5. Say Yes — Chage and Aska (1991)
“Say Yes” is the duo’s 27th single that was used in the TV drama Hyakuikkaime no Puropozu (The 101st Proposal) starring Tetsuya Takeda and Atsuko Asano. Despite the lead vocal Aska’s recent scandal and drug arrest, his songwriting and singing skills are of extraordinary talents that cannot be forgotten so easily. The song is often regarded as a marriage proposal asking the intended person for the most wanted answer—hence the title.
4. La La La Love Song — Toshinobu Kubota (1996)
“La La La Love Song” arguably is the best-known song of Toshinobu Kubota, because of its association with the megahit drama from the '90s, Long Vacation starring the all-time star of Japan’s idol industry (and possibly the most loved and hated member of Johnny’s Entertainment), Takuya Kimura, and Tomoko Yamaguchi. The TV drama became so popular that no female worker was said to have been spotted on streets on Monday night, which was when the drama was aired back then, from 9 p.m. to 10 p.m.
3. Prisoner of Love — Hikaru Utada (2008)
“Prisoner of Love” is Utada’s 21st single used as a theme song in the TV drama Last Friends. Unlike the above two dramas that featured a rather typical relationship of a man and a woman finding love through hardships, Last Friends and the song focused on facing harsh truths about love in which loving someone itself can be the greatest hardship of life.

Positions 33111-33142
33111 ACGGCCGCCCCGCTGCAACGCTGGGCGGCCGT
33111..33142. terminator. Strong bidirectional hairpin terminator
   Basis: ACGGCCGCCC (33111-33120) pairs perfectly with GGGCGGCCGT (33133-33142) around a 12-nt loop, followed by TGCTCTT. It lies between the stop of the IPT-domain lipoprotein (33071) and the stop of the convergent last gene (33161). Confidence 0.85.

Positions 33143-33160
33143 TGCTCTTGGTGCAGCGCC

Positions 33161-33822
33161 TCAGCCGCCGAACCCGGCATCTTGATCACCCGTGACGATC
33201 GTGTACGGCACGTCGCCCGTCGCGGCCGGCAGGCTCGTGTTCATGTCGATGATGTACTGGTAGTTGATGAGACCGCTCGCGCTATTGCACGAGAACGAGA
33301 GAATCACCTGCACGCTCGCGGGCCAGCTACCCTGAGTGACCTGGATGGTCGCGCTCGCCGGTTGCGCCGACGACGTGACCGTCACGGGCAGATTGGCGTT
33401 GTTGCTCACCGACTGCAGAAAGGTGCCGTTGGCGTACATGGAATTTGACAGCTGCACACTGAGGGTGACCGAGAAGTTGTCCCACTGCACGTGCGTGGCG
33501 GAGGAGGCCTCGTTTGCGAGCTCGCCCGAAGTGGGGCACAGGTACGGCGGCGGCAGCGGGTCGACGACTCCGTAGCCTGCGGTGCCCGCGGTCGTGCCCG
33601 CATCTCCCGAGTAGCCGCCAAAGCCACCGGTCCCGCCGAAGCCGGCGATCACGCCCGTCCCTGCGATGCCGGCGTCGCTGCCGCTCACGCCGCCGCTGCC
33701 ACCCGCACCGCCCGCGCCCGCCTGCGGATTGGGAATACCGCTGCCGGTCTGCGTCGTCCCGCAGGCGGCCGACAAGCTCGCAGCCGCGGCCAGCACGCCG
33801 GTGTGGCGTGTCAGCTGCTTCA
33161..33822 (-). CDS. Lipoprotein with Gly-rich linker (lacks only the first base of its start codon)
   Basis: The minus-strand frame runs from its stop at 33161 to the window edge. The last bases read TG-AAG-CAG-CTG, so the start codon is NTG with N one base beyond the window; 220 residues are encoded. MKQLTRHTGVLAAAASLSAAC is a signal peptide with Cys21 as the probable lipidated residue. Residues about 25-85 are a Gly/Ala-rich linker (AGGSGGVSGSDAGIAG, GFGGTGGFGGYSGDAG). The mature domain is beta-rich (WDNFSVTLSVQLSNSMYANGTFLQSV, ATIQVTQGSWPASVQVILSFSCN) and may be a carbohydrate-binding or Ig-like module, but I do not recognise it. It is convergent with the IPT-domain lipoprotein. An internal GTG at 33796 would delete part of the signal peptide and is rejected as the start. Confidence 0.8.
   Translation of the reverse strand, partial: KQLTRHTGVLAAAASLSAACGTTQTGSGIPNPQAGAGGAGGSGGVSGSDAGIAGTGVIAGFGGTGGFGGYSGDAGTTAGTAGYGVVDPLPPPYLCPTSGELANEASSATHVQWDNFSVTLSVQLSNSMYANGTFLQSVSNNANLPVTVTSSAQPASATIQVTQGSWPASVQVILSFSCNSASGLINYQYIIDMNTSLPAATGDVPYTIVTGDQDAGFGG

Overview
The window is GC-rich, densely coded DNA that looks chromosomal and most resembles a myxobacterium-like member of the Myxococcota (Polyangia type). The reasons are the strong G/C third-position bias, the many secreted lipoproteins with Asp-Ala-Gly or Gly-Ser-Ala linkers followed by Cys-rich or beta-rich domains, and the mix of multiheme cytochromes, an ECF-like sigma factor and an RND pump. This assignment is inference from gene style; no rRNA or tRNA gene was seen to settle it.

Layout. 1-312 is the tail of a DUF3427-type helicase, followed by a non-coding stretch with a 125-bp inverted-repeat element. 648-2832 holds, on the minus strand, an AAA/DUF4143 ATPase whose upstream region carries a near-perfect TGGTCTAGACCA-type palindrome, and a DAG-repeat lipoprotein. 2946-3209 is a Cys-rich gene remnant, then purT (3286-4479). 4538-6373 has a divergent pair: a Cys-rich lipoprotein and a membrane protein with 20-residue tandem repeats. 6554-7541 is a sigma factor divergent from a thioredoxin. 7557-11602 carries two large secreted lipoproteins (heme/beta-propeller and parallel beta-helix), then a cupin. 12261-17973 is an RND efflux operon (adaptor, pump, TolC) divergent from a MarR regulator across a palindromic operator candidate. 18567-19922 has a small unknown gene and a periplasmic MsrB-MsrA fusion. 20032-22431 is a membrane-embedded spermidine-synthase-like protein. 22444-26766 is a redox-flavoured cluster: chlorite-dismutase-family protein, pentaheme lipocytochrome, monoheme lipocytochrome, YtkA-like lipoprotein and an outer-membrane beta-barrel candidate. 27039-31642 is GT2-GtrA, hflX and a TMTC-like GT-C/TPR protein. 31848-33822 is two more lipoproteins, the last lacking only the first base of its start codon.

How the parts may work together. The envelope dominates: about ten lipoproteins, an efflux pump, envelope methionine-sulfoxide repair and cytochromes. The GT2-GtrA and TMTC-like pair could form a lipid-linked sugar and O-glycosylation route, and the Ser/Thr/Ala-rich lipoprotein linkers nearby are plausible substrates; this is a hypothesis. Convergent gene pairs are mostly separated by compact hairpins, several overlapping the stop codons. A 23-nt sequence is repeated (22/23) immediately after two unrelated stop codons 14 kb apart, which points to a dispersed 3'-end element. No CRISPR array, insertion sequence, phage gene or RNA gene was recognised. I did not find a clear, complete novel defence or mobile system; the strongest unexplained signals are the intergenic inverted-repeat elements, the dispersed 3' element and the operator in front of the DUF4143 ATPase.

2. Zenzenzense — Radwimps (2016)
“Zenzenzense” can be considered a story itself as the lead vocal and songwriter of the band Yojiro Noda wrote the song exclusively for the animation movie Kimi no Na wa (Your Name) with lyrics following the plot and speaking the minds of the characters. Because the reference is so strong, this song probably can be most appreciated with the internationally popular movie.
1. Koi — Gen Hoshino (2016)
Though less explicit, “Koi” also connects closely with the TV drama Nigeru wa Haji da ga Yaku ni Tatsu (Running Away Is a Shame but Useful) with the singer Gen Hoshino playing the lead role himself. A notable line from the song “Be more than a couple, be more than two, be more than one” suggests different forms of love in which marital status, gender or even being with someone is just part of what makes us appreciate love. This was, by far, one of the most ubiquitous songs of 2016, so don't be surprised if you see people doing the "Love Dance" when this song comes on.